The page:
Public Knowledge | 12 December 2017
What the European-Union Mercosur trade agreement means for copyright
By Luis Gil Abinader
After years of failed negotiations, the European Union now appears close to reaching a trade agreement with the South American political and economic bloc, Mercosur. This was confirmed by the European Union Trade Commissioner Cecilia Malmström during a press conference last month. The announcement came a day after the European Union Vice-President, Jyrki Katainen, met in Buenos Aires with the Argentinian President, Mauricio Macri, to work on unspecified “difficult issues” still pending.
The European Union Copyright Proposal
In addition to topics like sanitary standards in agriculture or car tariffs, these European Union-Mercosur trade talks will likely include provisions regulating the internet. Particularly, this agreement may expand the length and scope of copyright protection. Last year, the European Union announced its intellectual property proposal for this agreement. Although several negotiation rounds have taken place, this draft chapter remains our primary source of information for scrutinizing the copyright negotiations since both groups have barred civil society and the general public from participating in this process.
Many of the intellectual property provisions raised by the European Union in this agreement are bad for internet users. The European Union proposal seeks to erode the public domain by extending the copyright term of protection to life plus 70 years, which prominent scholars characterize as unwise and unjustified. It also seeks to ban the circumvention of technological protection measures, which would limit a user’s autonomy over legitimately purchased digital content and devices. Additionally, it aims to restrict public policies on mandatory disclosure of source code, therefore impeding measures that could strengthen cybersecurity. Finally, it fails to include strong language on copyright exceptions and limitations, a standard that even the Trans-Pacific Partnership (TPP) met.
In October the European Union reported that the copyright negotiations were “almost closed.” In the same report, the European Union admitted that “further work on exceptions” is still necessary and that “there remains a general divergence of positions regarding the level of ambition in this area.” It is unclear whether or which aspects of the reportedly “almost closed” copyright section are among the “difficult issues” that the European Union and Mercosur political leadership are trying to resolve.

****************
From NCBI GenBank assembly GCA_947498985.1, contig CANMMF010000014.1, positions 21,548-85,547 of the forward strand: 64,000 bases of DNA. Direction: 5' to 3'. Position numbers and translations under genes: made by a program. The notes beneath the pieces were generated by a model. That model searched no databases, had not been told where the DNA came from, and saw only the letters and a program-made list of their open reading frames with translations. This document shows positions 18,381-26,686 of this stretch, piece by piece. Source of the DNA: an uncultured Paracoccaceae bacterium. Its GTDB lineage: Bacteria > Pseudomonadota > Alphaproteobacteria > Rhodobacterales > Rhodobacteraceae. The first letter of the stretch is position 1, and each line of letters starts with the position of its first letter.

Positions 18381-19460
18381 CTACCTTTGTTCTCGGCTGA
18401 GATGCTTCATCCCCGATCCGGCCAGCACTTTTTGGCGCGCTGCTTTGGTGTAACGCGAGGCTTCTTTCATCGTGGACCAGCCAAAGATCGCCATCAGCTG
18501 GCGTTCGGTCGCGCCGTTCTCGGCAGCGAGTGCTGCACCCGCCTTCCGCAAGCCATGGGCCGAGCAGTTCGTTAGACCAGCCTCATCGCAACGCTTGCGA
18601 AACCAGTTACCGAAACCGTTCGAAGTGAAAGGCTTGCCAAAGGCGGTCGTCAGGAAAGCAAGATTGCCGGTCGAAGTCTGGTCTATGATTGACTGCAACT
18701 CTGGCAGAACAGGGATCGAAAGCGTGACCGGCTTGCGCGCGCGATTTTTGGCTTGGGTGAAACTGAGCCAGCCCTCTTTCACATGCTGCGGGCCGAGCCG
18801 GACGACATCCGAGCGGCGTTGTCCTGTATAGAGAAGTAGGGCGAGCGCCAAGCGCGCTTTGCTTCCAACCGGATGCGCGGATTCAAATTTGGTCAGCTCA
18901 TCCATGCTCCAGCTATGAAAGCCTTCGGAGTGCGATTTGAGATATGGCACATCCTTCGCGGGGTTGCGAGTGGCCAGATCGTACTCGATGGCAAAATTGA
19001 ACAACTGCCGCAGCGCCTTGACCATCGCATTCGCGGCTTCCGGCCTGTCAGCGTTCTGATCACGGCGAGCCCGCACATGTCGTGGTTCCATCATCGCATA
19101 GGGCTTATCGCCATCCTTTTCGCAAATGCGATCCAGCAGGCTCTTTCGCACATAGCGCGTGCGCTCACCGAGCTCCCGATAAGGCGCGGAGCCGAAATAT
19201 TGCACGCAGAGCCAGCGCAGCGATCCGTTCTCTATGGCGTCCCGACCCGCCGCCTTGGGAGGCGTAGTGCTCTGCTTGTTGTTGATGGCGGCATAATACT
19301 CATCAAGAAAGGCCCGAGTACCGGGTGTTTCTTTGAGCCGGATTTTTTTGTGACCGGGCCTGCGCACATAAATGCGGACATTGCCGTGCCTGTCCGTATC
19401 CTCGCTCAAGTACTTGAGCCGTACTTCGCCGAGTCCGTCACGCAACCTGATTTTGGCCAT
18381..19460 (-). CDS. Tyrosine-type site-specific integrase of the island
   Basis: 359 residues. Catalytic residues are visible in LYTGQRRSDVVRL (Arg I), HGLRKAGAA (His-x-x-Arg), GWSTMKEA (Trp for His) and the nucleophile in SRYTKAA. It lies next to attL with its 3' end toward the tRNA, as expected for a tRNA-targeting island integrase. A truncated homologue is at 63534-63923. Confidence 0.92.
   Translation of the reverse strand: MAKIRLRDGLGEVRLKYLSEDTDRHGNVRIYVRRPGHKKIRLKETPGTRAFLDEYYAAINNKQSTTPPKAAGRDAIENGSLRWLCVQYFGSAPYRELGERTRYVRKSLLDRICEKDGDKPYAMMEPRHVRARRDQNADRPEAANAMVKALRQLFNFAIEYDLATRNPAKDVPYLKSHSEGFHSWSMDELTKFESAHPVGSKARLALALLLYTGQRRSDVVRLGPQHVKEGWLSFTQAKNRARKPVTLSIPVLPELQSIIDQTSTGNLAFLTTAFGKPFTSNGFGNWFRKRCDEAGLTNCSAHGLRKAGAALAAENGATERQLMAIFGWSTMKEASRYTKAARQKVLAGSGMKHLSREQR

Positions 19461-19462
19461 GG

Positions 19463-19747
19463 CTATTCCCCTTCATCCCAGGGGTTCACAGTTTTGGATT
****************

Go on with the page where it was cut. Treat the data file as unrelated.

Impact for Mercosur Countries
If adopted, many of the European Union copyright proposals will require legal reforms that would further restrict the public domain and user rights in Argentina, Brazil, Paraguay, and Uruguay.
For example, the term of copyright protection in Uruguay is life plus 50 years, the minimum required by the World Trade Organization (WTO) Agreement on Trade-Related Aspects of Intellectual Property Rights (TRIPS). Uruguay may have to extend the length of copyright terms of protection in order to comply with the new European Union-Mercosur obligations. Similarly, Argentina may have to introduce penalties against users that circumvent technological protection measures, a sanction that in its current form the national copyright law 11,723 lacks.
In other cases, these proposals will lock in existing norms, undermining sound policy debates around them. An example of this is the copyright term of protection in Argentina, Brazil, and Paraguay, which is unnecessarily above the minimum required by the TRIPS Agreement.
The European Union and Mercosur are hoping to announce an agreement during the WTO Ministerial Conference in Buenos Aires, happening now. This is hardly a coincidence. With the Trade in Service Agreement (TiSA) negotiations, the European Union is candidly pursuing a “modular approach” strategy for international harmonization: while the first phase is negotiating a plurilateral agreement, the ultimate goal is to make these norms multilateral. Prior U.S. administrations have also explicitly recognized that they too implement a similar strategy. The idea is that ambitious multilateral harmonization is difficult to accomplish, but it may be feasible if negotiated modularly through bilateral or regional agreements that can later be docked all together into the WTO system.
Although this modular approach might not have been an intended objective when the interregional talks were launched around 17 years ago, it probably is an additional benefit for the EU now. The four Mercosur members are among the few Latin American countries that have not yet signed bilateral or regional TRIPS-Plus commitments with either the U.S. or the EU. This means that they still have strong motives to oppose multilateral norms that would impose additional intellectual property obligations. However, if Mercosur countries agree to adopt higher intellectual property standards with the EU, they will lose a great deal of political leverage to continue opposing those same provisions at the WTO. Binding Mercosur to TRIPS-Plus standards may therefore facilitate future harmonization efforts at the WTO.